Thank you God for putting me here, for this life, for another day on this planet.
I like to write an annual post that reflects on my years in Colorado and how I feel about my home here today. Every year, I am reminded of that enormous leap of faith I took in 2010 when I moved to Colorado. Leaving behind my friends and family was hard. Moving to a place that was magnetically tugging me was not.
But moves that take you far away from family have challenges.
I have a granddaughter now and my daughters have active lives that sometimes cannot include me because of distance. I’ve always missed them, but as I get older, I miss them even more. I miss the ability to help out when one of them isn’t feeling well or to attend a birthday celebration or just drop by and take one of them out for dinner. We have concentrated blocks of time when I’m back east, and that is wonderful, but spontaneous interactions are no longer possible.
Many of us move to a new place to be closer to family or to start a new life or even, in some cases, to move away from family and we hope it all works out.
For me it did. I wasn’t looking for a partner, but I met my husband here. We’ve built a beautiful life sharing our love of the outdoors and activities like hiking and cycling. Though it took awhile, I’ve made friends of my own. I’ve made a life here. A life that allows for lots of solitude in nature.
Whenever I’m in the mountains, I’m stunned by how much those rugged peaks, snowy trails and alpine lakes move me. How they continue to calm my soul and nurture my heart.
A few days ago, I drove to the airport to pick Rob up late in the evening.The shadows were long and the grass was a deep and rich green and I wanted to stop the car and just sit down in the meadows I was passing.
Instead I cried. The tears came without warning while I turned up a Bruce Springsteen song and said a sudden prayer of thanks. Thank you God for putting me here, for this life, for another day on this planet.
What I was feeling was a spiritual sense of agape, combined with a deep awareness that I won’t be here forever. Awareness that today, this moment is all I have for certain. And what an extraordinary moment. Colorado has an all-too brief period where all the hillsides and fields are green before they turn golden in the dry summer heat and inhaling that loveliness can make your heart swell.
The awareness of the gift of mortality is not morbid. This is a fact.
I don’t feel like this every day. Some days I rush through my to-do list without seeing beyond the schedule I have created for myself. I’m not always able to take in the natural world in such a way. In fact, lately I’ve been worried about this distance from my girls, from my most dear friend, Chris. Airfare has skyrocketed and flights that were once plentiful now fly on a more limited schedule. I miss my children, I ache for time with my granddaughter. Spending time with Chris is not something I want to just do annually any longer.
I worry what will happen as I creep into my 70’s seven years from now. I worry about being alone here if something happened to Rob or I. What will happen if a day comes when my body just can’t travel as easily as it does now? I like to think I’ll be a trail-blazing traveling granny hoisting her own suitcase into the overhead bin well into my 90’s, and that is certainly possible. But what if I’m not?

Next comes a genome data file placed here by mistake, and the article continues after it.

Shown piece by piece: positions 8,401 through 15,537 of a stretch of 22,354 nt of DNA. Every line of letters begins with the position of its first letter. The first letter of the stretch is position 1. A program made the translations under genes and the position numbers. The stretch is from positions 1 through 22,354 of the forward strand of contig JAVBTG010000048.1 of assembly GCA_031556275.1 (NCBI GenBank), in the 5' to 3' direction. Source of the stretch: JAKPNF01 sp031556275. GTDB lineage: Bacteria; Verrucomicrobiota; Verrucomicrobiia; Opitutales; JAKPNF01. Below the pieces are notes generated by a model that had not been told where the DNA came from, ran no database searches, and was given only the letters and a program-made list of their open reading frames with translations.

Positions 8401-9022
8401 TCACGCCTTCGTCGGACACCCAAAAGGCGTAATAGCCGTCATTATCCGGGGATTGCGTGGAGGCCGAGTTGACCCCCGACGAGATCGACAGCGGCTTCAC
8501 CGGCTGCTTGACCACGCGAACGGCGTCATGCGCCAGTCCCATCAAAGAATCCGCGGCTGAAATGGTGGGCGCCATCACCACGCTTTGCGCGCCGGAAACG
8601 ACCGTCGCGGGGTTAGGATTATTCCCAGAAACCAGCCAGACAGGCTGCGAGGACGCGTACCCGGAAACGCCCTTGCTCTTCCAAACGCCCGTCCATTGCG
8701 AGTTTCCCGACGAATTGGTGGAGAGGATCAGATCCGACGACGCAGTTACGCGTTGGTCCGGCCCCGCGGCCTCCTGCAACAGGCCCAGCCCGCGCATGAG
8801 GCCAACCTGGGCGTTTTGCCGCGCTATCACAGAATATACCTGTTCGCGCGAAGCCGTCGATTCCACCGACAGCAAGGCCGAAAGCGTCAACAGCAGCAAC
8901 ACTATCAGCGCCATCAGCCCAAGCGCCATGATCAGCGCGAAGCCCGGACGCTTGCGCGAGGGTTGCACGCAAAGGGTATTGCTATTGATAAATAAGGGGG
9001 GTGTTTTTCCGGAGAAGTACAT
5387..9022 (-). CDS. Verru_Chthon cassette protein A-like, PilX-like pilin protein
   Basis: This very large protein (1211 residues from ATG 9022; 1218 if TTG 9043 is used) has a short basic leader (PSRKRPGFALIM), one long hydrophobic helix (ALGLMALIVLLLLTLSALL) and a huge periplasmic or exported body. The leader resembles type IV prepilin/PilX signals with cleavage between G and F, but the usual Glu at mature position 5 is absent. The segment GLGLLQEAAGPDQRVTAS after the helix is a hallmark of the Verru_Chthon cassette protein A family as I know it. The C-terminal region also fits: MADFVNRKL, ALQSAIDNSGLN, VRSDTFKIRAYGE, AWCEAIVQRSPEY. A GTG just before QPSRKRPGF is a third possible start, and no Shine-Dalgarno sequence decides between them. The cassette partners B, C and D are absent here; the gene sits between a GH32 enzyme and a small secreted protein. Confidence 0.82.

Family is everything to me. Thank goodness my daughters call and FaceTime often. We are fortunate to have the resources to cough up the money to be with our families, but I do have days where I want to move back home. Then I think, wait. Isn’t this home?
When I set out on the journey to seek home, I thought there had to be a place where I would suddenly be free to be me. I thought I was like any flower that needs just the right condition to truly flourish. Moving west did provide the freedom to discover all the parts of me I had neglected. And I did find home. I eventually realized that ‘home’ was inside me. Home was in my heart.
Colorado is everything I dreamt it would be and more. I’ve thrived in the open spaces and lack of density. The opportunity to regularly witness hawks, bald eagles, coyotes, lots of bunnies, deer, moose and marmot is not something I’ve ever taken for granted. It’s not so much that I found myself here; I just remembered all the things I hold most dear in this life.
I have no regrets about my relocation.
Yet life doesn’t remain the same. Life changes daily just as I do, and the questions I have about the future are not something to be ignored.
So as I reflect this year, twelve years into my Colorado adventure, I hold two opposing emotions in the same hand. One is the knee-shaking gratitude to live in such beautiful country with the one I love. The other is a deep and sometimes painful yearning to be closer to my daughters and granddaughter.
A decision can be both things at the same time.
It is rare that anything in life is simply one thing or the other.
When I cried over the field of green, I felt gratitude and bone-shaking love for something I know will not last forever.
I think that when we cry tears of happiness, we also touch upon the sadness that lies just underneath. We know that what is joyous today is not guaranteed tomorrow.
We hope, we plan, we set an intention, but all we have is this one moment. One beautiful, extraordinary, to-be-treasured moment.